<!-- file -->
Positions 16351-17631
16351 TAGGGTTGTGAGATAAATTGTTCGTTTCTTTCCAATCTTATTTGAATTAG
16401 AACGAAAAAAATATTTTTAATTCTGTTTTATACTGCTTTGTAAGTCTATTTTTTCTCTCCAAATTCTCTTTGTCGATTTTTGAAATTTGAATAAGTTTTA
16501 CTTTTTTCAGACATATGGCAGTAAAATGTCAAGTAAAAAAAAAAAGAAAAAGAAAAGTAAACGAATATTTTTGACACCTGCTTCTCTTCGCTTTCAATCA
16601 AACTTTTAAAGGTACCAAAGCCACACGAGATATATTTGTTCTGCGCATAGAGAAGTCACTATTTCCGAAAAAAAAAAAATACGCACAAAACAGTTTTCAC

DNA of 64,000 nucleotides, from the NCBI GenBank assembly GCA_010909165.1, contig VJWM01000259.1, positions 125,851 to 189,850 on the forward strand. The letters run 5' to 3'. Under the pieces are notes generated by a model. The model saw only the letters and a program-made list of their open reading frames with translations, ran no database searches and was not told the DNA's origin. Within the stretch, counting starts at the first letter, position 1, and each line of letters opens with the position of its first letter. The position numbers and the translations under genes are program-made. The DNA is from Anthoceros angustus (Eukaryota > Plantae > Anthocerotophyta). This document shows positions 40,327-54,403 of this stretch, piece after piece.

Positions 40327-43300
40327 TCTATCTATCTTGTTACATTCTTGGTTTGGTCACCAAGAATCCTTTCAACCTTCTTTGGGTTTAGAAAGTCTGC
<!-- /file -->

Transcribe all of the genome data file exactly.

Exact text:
Positions 16351-17631
16351 TAGGGTTGTGAGATAAATTGTTCGTTTCTTTCCAATCTTATTTGAATTAG
16401 AACGAAAAAAATATTTTTAATTCTGTTTTATACTGCTTTGTAAGTCTATTTTTTCTCTCCAAATTCTCTTTGTCGATTTTTGAAATTTGAATAAGTTTTA
16501 CTTTTTTCAGACATATGGCAGTAAAATGTCAAGTAAAAAAAAAAAGAAAAAGAAAAGTAAACGAATATTTTTGACACCTGCTTCTCTTCGCTTTCAATCA
16601 AACTTTTAAAGGTACCAAAGCCACACGAGATATATTTGTTCTGCGCATAGAGAAGTCACTATTTCCGAAAAAAAAAAAATACGCACAAAACAGTTTTCAC

DNA of 64,000 nucleotides, from the NCBI GenBank assembly GCA_010909165.1, contig VJWM01000259.1, positions 125,851 to 189,850 on the forward strand. The letters run 5' to 3'. Under the pieces are notes generated by a model. The model saw only the letters and a program-made list of their open reading frames with translations, ran no database searches and was not told the DNA's origin. Within the stretch, counting starts at the first letter, position 1, and each line of letters opens with the position of its first letter. The position numbers and the translations under genes are program-made. The DNA is from Anthoceros angustus (Eukaryota > Plantae > Anthocerotophyta). This document shows positions 40,327-54,403 of this stretch, piece after piece.

Positions 40327-43300
40327 TCTATCTATCTTGTTACATTCTTGGTTTGGTCACCAAGAATCCTTTCAACCTTCTTTGGGTTTAGAAAGTCTGC